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|Title:||Editorial : Re-imagining revolutions|
|Citation:||Feminist Review, 2014, 2014 (106), pp. 1-8|
|Abstract:||In our original call for papers for this issue on ‘Revolutions’, we foregrounded our interest in reading work that documented revolutionary moments, movements or impulses, and that theorised the difference that gender makes both to revolutions themselves and to how we conceive of them. We were keen to highlight the ways that revolutions are gendered and also how our accounting of and for them makes and extends gendered meanings. As editors of this themed issue of Feminist Review, our concern was to think through what might constitute a ‘feminist revolution’, and what a feminist perspective on revolutions might inaugurate in analytical and political terms. The articles in the following pages make a key contribution to how revolution is conceptualised in relation to gender and the political, asking us to consider ways in which gender is always already part of the revolutionary process and struggle. Hence, these pieces urge us to consider the gendered politics of revolution as concept and practice, and to delve deeper into the figurations of masculinity and femininity that shape the idea of a revolutionary subjectivity.|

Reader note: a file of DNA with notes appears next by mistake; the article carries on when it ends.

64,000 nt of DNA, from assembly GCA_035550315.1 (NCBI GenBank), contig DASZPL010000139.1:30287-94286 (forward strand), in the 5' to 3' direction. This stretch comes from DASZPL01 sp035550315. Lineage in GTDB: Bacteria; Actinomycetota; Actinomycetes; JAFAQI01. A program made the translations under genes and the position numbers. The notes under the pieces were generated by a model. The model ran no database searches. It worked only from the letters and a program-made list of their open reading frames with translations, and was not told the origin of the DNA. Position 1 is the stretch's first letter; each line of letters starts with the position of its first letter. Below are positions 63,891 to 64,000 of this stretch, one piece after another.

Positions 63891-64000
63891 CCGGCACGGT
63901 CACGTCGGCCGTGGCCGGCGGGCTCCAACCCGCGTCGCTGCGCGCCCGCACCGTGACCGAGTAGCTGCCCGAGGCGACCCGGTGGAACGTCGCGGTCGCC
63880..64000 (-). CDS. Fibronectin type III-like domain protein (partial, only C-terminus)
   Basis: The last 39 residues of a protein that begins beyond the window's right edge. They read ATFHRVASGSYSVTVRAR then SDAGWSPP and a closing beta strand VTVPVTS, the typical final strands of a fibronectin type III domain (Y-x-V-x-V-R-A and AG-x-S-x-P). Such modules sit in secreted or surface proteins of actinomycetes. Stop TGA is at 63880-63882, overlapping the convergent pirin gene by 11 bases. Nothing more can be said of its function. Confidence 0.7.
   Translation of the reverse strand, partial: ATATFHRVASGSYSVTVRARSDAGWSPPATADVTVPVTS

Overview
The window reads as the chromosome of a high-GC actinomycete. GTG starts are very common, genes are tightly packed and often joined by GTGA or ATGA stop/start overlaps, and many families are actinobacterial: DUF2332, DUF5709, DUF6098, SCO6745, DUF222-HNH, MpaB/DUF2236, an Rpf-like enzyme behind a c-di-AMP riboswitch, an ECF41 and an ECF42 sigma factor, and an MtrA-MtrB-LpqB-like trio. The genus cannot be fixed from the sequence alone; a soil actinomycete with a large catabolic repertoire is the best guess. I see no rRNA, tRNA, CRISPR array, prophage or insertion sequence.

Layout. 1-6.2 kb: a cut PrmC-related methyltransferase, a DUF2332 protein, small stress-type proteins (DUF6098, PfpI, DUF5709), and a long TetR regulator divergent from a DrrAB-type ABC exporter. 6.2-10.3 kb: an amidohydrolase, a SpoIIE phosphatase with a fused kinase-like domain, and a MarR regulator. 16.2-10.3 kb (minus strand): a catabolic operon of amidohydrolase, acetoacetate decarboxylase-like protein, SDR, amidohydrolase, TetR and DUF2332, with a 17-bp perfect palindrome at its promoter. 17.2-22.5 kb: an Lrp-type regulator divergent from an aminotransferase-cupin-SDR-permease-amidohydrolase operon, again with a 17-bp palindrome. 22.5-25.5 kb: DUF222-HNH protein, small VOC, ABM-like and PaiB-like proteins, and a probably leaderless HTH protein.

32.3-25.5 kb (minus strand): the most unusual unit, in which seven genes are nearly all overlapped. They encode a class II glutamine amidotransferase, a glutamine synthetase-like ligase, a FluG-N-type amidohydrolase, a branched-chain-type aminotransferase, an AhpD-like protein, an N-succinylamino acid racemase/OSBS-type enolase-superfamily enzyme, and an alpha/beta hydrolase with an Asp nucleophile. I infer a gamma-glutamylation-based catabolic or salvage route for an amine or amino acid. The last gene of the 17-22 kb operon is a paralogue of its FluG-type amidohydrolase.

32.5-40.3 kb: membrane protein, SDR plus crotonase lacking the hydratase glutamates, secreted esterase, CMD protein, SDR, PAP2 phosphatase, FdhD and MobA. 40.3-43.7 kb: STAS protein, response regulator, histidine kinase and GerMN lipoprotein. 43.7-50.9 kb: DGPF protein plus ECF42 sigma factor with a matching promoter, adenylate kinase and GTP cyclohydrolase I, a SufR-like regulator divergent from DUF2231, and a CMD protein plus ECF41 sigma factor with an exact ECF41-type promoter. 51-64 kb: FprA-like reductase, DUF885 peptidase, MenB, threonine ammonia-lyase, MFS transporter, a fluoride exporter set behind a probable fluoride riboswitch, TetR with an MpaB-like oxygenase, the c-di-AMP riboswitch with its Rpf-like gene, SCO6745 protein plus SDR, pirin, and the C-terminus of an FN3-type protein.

|Description:||Full text of this item is not currently available on the LRA. The final published version may be available through the links above.|
|Appears in Collections:||Published Articles, School of Management|
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